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With three points each, Thursday’s fixture between the Danish Dynamite and the Blue Samurai is already like a knockout affair.

Kick Off: Thursday, June 24, 2010. 20:30 CET
Royal Bafokeng Stadium, Rustenburg

Blow A Hole In Japan

Denmark’s road in South Africa has been somewhat rocky early on, yet Morten Olsen’s side still have a very real chance of qualifying for the knockout stages. To progress to the round of 16 and maintain their record of never having been eliminated from the group stages, the Danes must simply defeat Japan.

After an opening match loss to the Netherlands, in which Olsen’s side sat back for the majority of the encounter and simply hoped to spring on the counterattack, Denmark’s campaign seemed to be heading into oblivion when a defensive slip presented Cameroon’s Samuel Eto’o with an easy chance to put the Africans 1-0 up in their second game. Showing creditable resolve, the Danish Dynamite fought back to claim a 2-1 win thanks to Nicklas Bendtner and Dennis Rommedahl.

“Japan is a good team and very defensive, but I believe in the strength we have,” Bendtner told the press ahead of Thursday’s fixture. “We know we have to score. But if we can hold the ball up and use the height we have in attack then I believe that could break any defense down.”

There has only been one previous precedent between these two countries, and on that occasion the Danish proved to be the stronger unit, running out 3-2 victors. Given the circumstances, it would be something of a surprise to see such a high scoring affair in Rustenburg, where the stakes are high for both sides.

Wanting Ten Goals

Japan coach Takeshi Okada was under intense pressure coming into the World Cup. His side had struggled badly for form in the lead-up to the competition, and the fanatical supporters of the Blue Samurai, normally so resolutely behind their side, had even taken to booing their national team.

Okada, however, is only a draw away from taking his troops into the last 16. Playing a gritty, defensive brand of football that is high on organization and discipline but low on flair and excitement, the Asians pinched a 1-0 victory over Cameroon to open their campaign. A similar performance against the Netherlands quickly followed, but the Dutch had the class to claim a narrow win. Goal difference dictates that the Japanese have the upper hand on the Danes ahead of this crucial encounter.

“I think it will be a very big match for both sides,” Okada told the AFP. “To win such a big match, I think in a sense we need something beyond the team's tactics.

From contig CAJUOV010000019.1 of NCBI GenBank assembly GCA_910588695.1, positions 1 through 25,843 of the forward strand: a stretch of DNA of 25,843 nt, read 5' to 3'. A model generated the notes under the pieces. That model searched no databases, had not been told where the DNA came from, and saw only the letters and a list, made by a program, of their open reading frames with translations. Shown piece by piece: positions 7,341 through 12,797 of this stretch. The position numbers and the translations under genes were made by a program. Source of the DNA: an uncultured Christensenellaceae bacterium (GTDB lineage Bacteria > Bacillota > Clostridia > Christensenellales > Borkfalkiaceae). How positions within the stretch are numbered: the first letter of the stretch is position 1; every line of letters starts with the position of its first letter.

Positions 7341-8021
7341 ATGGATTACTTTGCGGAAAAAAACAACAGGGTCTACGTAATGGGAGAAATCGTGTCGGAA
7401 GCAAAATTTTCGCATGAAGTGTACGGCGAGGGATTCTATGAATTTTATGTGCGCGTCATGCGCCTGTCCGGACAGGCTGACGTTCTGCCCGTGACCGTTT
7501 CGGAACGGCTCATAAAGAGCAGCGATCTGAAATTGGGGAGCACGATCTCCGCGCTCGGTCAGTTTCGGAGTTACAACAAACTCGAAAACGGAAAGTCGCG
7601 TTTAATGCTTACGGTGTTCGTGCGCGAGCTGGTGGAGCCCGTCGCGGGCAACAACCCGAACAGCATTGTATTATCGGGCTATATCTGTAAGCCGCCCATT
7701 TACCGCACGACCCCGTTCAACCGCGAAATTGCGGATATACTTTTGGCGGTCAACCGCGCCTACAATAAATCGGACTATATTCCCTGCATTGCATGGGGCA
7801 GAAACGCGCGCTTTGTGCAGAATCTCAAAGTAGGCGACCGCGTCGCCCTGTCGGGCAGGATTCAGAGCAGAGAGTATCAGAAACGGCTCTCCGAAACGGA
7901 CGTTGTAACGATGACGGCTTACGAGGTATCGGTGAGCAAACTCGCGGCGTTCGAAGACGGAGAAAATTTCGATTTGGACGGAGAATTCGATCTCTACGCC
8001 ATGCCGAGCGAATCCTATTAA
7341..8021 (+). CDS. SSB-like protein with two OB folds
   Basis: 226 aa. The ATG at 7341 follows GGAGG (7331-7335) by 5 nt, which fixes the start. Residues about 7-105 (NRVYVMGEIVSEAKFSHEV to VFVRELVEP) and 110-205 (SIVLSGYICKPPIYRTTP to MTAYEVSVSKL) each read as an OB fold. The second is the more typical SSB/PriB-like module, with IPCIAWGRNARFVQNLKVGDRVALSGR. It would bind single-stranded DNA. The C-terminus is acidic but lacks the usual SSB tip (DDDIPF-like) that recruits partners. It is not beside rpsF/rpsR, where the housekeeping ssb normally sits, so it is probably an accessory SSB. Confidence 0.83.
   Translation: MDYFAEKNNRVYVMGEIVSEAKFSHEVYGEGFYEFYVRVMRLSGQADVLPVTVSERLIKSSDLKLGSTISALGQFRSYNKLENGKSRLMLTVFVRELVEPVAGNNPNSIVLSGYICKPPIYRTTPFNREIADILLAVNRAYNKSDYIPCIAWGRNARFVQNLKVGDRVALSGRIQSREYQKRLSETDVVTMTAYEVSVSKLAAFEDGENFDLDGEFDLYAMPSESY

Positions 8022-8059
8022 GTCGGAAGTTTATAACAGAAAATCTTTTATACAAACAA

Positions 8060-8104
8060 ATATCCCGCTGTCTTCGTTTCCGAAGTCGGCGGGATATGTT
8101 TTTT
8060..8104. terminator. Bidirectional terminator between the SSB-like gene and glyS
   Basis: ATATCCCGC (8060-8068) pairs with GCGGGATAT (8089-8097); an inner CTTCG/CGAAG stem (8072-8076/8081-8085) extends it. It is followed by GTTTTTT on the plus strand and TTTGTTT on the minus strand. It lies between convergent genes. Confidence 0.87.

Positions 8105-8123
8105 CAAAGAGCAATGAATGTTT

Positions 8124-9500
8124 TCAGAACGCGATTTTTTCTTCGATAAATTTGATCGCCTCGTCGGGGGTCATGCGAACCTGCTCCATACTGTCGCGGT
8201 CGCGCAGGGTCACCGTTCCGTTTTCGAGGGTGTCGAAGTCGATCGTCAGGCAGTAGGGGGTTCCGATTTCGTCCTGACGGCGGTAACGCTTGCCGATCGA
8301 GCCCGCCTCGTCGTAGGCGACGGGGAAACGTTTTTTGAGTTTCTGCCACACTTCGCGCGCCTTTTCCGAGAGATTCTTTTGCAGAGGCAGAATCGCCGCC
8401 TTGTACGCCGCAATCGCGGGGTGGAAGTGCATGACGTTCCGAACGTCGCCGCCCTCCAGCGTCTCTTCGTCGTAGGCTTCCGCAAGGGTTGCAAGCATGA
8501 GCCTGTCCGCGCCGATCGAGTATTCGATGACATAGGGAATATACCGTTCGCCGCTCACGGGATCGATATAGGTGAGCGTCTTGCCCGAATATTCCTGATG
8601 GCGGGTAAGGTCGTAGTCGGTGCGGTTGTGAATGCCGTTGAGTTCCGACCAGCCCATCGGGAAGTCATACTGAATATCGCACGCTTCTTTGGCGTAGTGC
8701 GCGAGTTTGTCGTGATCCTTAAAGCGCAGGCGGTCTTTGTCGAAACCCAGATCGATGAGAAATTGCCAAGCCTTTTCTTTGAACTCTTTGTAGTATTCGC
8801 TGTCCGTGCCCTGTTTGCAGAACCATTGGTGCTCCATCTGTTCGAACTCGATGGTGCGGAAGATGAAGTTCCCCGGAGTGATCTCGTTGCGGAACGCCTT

“It would be ideal if we can overwhelm the opposition by ten goals. But it won't be that easy. I think it's going to be a very close, fierce match.”

Just as Bendtner pointed to set-plays as a key battleground, Okada did the same, noting his side’s disadvantage in terms of height from free kicks and corners around the penalty box. If the Japanese can nullify this threat from their opponents, Okada believes they have a chance.



WON 2-1 (n) Cameroon (World Cup, June 19)

LOST 2-0 (n) Netherlands (World Cup, June 14)

LOST 1-0 (a) South Africa (Friendly, June 5)

LOST 1-0 (n) Australia (Friendly, June 1)

WON 2-0 (h) Senegal (Friendly, May 27)


LOST 1-0 (n) Netherlands (World Cup, June 19)

WON 1-0 (n) Cameroon (World Cup, June 14)

LOST 2-0 (n) Cote d’Ivoire (Friendly, June 4)

LOST 2-1 (n) England (Friendly, May 30)

LOST 2-0 (h) South Korea (Kirin Cup, May 24)



There have been no reports of fresh injury worries in the Danish camp, though Simon Kjaer picked up his second yellow card of the competition last time out and is therefore suspended.

Martin Jorgensen finds his place under pressure after a poor showing against the Cameroon, while Morten Olsen will want to see the defense far tighter than it was against the African outfit.

Probable Starting XI:
Sorensen; Jacobsen, Kroldrup, Agger, S. Poulsen; Jorgensen, Gronkjaer, C. Poulsen; Rommedahl, Bendtner, Tomasson


Takeshi Okada should be able to select from the same pool of players that took to the field against the Netherlands. After giving a good account of themselves in that fixture, it would be a surprise if there were to be any massive chances to the side, particularly since the goal in this game will also be to keep a clean sheet.

Probable Starting XI:
Kawashima; Komano, Nakazawa, Tulio, Nagatomo; Matsui, Abe, Hasebe, Endo, Okubo; Honda



Dennis Rommedahl
may be advancing in years, but he showed against Cameroon last week that he is not losing any of his effectiveness. Still contracted to Ajax, the winger struck the vital winning goal for the Danes against the Africans, and a repeat performance will lift him into the realms of national hero.


’s role in the heart of the Blue Samurai defense will be crucial. Born in Brazil but a naturalised Japanese citizen, his ability from set pieces with be severely put to the test. At 6ft 1in, he is one of the taller members of Takeshi Okada’s unit, so there will be a massive onus to get his marking right from dead-ball situations. If he is solid at the back, he can also attack such situations with confidence as he has a commendable scoring record for a centre-back. He recently scored at both ends against England.


Japan have looked a resilient team in recent times, but rarely have they looked particularly exciting. They don’t need to be anything more than resolute on Thursday evening, and after showing great determination against Cameroon and the Netherlands, it’s not beyond the realms of possibility that they can hold out. The Castrol World Cup Match Predictor suggests this will be a tight game, with the Danes given a 43 per cent chance of winning.

Denmark 1-0 Japan

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